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Monday, November 28, 20051133204700

The Geographers New Map, Part III: Global Terrorism

Catholicgauze concludes his three part summary of a recent speech by Dr. Harm J. de Blij. Part I: Climate Change and Part II: China are also available, as is information about Dr. de Blij's new book, Why Geography Matters.

This is the last installment of my rundown of by Dr. de Blij. The final part of his speech was spent on global terrorism. The most disappointing thing about his discussion on part three was that he only had a total of five minutes left to communicate his ideas about terrorism.

Terrorism: A main point made by Dr. Blij is that the terrorism of today is unlike the anarchists terrorist of the turn of the last century. Those were unorganized trouble-makers with a penchant for killing heads of state. Terrorists of today are the tip of a well organized effort spanning continents. They rely on failed-states and geographic isolation to thrive.

Pakistan and the former Afghanistan provide a great example of Dr. de Blij's point. In the tribal areas communication is difficult so local control is a necessity. However, if the locals are crazies (in the words of Bishop Catholicgauze and not Dr. de Blij), it becomes a lot easier for a terrorist group like al Qaeda to set up shop.

A strong state which wishes to grow and connects into globalization would resist a reactionary group like al Qaeda and their ilk. It is then easier to understand why the same group that attacked the World Trade Center (al Qaeda) is actively trying to topple allies of the United States (the Republic of Iraq and the Islamic Republic of Afghanistan) and America itself. They need failed states so they grow like a cancer and then spread to other countries and if strong countries resist and retaliate, the cancer dies.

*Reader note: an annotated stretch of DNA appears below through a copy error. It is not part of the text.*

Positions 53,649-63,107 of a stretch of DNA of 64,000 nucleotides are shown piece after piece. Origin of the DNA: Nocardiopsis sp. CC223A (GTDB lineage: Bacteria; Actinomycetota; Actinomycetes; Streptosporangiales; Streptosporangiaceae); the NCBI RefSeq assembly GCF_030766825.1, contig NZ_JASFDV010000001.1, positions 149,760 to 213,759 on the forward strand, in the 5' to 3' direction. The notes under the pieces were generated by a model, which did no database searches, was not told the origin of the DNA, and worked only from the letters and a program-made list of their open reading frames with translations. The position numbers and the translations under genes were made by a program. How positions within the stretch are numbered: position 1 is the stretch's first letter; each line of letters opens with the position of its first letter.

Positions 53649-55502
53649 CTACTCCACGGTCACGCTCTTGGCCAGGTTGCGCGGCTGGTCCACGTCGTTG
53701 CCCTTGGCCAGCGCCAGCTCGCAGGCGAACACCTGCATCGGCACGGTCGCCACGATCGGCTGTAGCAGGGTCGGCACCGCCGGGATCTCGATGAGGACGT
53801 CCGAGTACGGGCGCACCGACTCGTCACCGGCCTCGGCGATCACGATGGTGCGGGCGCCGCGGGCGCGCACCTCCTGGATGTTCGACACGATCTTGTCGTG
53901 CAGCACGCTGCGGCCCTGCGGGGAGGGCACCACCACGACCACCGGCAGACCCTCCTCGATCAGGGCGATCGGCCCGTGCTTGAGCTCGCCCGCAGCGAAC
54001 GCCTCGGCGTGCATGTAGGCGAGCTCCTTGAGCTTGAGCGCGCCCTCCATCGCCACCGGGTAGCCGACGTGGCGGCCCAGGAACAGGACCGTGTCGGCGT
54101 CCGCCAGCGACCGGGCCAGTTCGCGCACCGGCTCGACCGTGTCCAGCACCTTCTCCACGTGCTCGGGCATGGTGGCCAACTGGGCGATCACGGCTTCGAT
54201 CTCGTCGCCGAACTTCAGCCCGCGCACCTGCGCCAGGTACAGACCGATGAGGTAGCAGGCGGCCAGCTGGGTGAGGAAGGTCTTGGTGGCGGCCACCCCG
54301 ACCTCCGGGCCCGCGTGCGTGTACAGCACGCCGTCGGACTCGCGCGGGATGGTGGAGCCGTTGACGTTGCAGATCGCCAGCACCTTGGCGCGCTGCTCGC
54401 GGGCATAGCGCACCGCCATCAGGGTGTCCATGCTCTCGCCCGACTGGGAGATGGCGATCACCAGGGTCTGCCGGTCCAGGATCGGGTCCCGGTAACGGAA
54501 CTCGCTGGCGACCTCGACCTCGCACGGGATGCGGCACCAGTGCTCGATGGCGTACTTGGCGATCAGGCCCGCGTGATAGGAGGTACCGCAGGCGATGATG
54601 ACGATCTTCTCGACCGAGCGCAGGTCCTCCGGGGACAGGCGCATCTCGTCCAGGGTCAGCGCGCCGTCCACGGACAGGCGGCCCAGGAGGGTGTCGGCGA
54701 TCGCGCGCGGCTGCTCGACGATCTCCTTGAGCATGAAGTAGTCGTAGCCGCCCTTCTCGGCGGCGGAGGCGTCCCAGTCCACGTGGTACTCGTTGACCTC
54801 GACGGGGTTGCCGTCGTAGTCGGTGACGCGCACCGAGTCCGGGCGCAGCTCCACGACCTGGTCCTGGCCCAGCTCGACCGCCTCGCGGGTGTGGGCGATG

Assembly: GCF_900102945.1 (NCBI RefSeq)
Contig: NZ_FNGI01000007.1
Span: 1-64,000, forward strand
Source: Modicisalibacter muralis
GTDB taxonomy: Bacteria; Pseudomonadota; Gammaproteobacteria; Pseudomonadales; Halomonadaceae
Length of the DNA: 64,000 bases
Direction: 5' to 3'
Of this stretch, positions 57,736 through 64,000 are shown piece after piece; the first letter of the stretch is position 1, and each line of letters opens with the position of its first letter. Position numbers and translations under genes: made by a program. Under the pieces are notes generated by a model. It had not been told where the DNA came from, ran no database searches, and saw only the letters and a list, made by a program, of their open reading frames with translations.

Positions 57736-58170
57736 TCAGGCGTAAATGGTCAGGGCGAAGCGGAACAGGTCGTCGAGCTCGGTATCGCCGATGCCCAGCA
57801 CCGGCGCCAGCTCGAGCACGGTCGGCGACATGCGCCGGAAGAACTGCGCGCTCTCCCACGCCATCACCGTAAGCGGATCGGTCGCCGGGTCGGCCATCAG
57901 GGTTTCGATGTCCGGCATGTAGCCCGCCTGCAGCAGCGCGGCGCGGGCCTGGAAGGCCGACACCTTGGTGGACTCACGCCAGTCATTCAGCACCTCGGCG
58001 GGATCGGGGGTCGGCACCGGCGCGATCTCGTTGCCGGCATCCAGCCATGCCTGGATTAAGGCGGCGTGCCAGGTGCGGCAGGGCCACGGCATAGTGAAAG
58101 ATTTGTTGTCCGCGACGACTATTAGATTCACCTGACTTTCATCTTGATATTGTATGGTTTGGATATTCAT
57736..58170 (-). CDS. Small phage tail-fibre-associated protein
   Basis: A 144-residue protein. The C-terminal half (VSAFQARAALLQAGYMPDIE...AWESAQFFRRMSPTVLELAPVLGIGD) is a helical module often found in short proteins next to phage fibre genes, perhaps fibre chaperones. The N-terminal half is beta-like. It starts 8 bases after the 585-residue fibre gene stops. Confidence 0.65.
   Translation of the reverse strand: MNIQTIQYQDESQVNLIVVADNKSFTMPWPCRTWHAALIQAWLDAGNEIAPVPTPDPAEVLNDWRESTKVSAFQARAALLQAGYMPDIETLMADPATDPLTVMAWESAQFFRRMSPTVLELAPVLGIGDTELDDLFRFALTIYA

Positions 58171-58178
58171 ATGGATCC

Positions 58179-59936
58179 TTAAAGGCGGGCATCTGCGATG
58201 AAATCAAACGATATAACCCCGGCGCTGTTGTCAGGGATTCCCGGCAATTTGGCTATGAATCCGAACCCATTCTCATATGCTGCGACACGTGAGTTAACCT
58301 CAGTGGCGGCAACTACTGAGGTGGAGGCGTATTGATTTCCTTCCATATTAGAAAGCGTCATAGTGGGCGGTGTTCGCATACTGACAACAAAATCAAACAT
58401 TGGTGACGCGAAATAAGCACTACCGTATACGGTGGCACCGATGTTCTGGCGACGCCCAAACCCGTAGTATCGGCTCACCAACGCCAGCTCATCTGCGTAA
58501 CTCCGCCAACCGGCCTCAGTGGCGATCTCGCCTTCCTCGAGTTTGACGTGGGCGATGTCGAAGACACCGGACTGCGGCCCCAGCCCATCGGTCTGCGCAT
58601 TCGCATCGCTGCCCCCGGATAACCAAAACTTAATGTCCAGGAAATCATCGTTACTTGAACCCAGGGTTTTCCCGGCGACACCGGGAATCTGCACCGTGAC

An example which concerns Dr. de Blij is Ethiopia. Ethiopia borders the troubled , the three Somalias, and Sudan.


three_somalias
Somalia, Somaliland, and Puntland

Ethiopia also is a gateway into Kenya and southern Africa with minimal interference from the Sahara Desert. Islamic terrorists have been slowly dragging Ethiopia into turmoil hoping to turn the whole horn of Africa into a giant center for operations. He citied the increase of Caucasian Chechens (who in a variety of reports I have learned are the most fanatical and “crazy” of all Jihadists) in not only Ethiopia, Iraq, and other hot spots but also those caught trying to bomb targets in South Africa. If a strong country like Ethiopia were to fall to the jackals of terrorism, nothing could stop them in the Horn of Africa.

As an aside Dr. Blij talked about the recent pirate raid on a cruise ship 100 miles off the coast of Somalia. He pointed out it would take a organized group with technology and intelligence to try to ambush a lone ship in the open ocean.

To wrap up his speech Dr. Blij stressed the importance of geography in planning. He blamed the current “mess” in Iraq to planners who knew nothing about the cultural geography of the country and pointed out how the position of Geographer has been empty at the State Department for years and has been vacant through many administrations. (Catholicgauze wishes to give a shout-out to anyone in the State Department and he offers nominates himself to the position of Head Geographer!)